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History of the Bengal Cat



The five domestic cat breeds instrumental in the creation of the Bengal are Abyssinian, British Shorthair, Bombay, Egyptian Mau, and Ocicat.

Jean S. Mill

Jean Mill is considered the founder of the Bengal breed. She is the first person to breed a Bengal past the fourth generation, creating the first SBT Bengal. While many Bengal breeders worked together to get the breed off the ground, Jean Mill was instrumental in getting the Bengal officially accepted by The International Cat Association (TICA) as a registered breed in 1986 and eventually gaining championship status in 1991.

Jean Mill stated, “I deliberately crossed leopard cats with domestic cats for several important reasons. At that time, wild cats were being exploited for the fur market. Nursing female leopard cats defending their nests were shot for their pelts, and the cubs were shipped off to pet stores worldwide. Unsuspecting cat lovers bought them, unaware of the danger, their unpleasant elimination habits, and the unsuitability of keeping wild cats as pets. Most of the wild kittens from this era ended up in zoos or escaped onto city streets. I hoped that by putting a leopard coat on a domestic cat, the pet trade could be safely satisfied. If fashionable women could be dissuaded from wearing furs that look like friends' pets, the diminished demand would result in less poaching of wild species.”"

Jean S. Mill
Jean Mill 1964 with her F1 "Kin Kin"

Jean Mill imported “Malaysia” a female Asian Leopard Cat (ALC) from South East Asia in 1961. After observing Malaysia interacting with a tomcat, Jean decided to add him to her cage. As they were separate species it seemed unlikely they could procreate, however, to Jean's surprise and delight Malaysia gave birth to the first ALC/domestic cat hybrid, a female named Kin-Kin. Although Jean was informed Kin-Kin would be infertile, after spending time with her father, Kin-Kin defied the odds and gave birth to two second-generation kittens. In 1965, after her husband's death, Jean Mill moved to an apartment and discontinued her breeding program.

In the 1970’s Jean remarried and moved to the wooded countryside of California. Thanks to the extra space her new home provided, she was able to begin the process of reestablishing her breeding program. There was one major problem, the new laws and regulations on Asian Leopard cats made it difficult to acquire one of these beautiful cats. After several years of having no luck with newspaper ads, she contacted the California Department of Fish and Game who referred her to Dr. Willard Centerwall.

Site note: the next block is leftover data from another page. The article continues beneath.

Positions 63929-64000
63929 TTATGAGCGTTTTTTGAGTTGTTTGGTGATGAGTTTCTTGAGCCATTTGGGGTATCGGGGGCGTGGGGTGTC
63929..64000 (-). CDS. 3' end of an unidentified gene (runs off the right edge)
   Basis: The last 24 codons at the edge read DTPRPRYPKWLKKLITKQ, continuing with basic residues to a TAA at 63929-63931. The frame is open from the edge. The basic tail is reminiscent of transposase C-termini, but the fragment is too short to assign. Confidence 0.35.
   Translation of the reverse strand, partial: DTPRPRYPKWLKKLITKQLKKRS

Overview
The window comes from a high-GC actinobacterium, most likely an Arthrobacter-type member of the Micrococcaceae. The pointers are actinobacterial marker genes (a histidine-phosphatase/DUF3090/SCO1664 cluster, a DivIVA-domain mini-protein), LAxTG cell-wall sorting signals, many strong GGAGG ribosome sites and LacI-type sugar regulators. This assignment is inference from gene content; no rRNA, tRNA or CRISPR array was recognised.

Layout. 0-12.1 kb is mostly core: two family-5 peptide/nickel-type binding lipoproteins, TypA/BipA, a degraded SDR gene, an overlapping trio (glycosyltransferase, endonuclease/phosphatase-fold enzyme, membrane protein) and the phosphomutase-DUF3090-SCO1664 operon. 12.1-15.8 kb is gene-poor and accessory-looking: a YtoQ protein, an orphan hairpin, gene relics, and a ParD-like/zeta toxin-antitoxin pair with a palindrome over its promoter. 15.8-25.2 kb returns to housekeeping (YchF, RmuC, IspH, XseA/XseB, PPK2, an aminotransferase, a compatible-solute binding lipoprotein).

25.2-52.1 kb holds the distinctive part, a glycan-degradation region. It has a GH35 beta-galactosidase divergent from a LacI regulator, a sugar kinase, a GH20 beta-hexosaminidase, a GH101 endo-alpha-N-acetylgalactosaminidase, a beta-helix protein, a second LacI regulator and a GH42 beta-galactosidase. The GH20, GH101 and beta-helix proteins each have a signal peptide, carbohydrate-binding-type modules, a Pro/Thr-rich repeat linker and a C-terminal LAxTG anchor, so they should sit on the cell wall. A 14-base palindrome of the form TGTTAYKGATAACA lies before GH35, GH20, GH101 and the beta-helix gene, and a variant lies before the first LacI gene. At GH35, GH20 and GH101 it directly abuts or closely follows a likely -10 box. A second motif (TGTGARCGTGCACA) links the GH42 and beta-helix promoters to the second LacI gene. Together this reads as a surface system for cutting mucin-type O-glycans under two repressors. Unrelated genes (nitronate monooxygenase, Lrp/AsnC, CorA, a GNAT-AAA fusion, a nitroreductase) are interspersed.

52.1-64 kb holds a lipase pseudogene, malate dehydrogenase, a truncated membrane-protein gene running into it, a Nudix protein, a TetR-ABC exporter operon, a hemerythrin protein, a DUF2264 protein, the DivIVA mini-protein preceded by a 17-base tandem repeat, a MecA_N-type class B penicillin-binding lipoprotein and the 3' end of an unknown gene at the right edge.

The founding hybrids: Millwood Pennybank, Millwood Rorschach & Millwood Praline

The Centerwall Asian Leopard Cats who are behind the original hybrid of the Bengal breed.
Favie short for “Favorite” an F1 registered by Jean Mill as Millwood Pennybank

Dr. Willard R. CenterwalI was a scientist at Loma Linda University. He was a lead researcher into the Asian Leopard Cat’s natural immunity to type C feline leukemia, and whether immunity could be passed to ALC/domestic cat hybrids. His research came to a close in the1970s. Jean Mill reached out to Willard in 1980 hoping to obtain some of his hybrids. Willard gave Jean his family pets Liquid Amber (3/4 ALC), Favie (for Favorite), Shy Sister, and Doughnuts as well as 5 hybrids from Gordon Meridith who could no longer care for them due to his health. Almost all Bengals today can trace their lineage back to these founding Centerwall cats.

Finding a stud in the breed’s early days was a difficult task, do to the fact most male ALC/domestic cat hybrids are infertile up to the third generation. In 1982, While visiting New Delhi Zoo in India, Jean was shown a cat with beautifully dark-brown spots and a shiny golden-orange coat which she decided to import back to Los Angeles. Because he had no pedigree the Cat Fancier Association (CFA) registered him as Millwood Tory of Delhi, a transfer Mau from ACA. Tory is one of the most notable domestic cats to contribute to the Bengal breed and is solely responsible for the glitter trait found in many Bengals today.

Millwood Tory of Delhi (the cat responsible for the glitter trait); Millwood Praline, Millwood Pennybank (Favie), and Millwood Rorschach

Let's break down the Bengal Cat Generation by using a chart

Key and Information

  • ALC - Asian Leopard Cat
  • D - Domestic cat
  • F - Filial Generations
  • G - Generation,
  • SBT - Stud Book Tradition, are at least three generations (3G) removed from an ALC and are the result of breeding Bengals to other Bengals. SBT=4G and higher *Most Bengals today are SBT
F1 through 3G are all EG or Early Generation Bengals

Are there F2 & F3 Bengals?

No, there is no such thing as an F2 or F3 Bengal! Here is why:

  • F1 Female + F1 Male = F2
  • F2 Female + F2 Male = F3
  • This is impossible because F1 Male Bengals are infertile.
  • This is why we use the letter G instead of F.

All F1 Females are bred with a Domestic cat not an infertile F1 Male.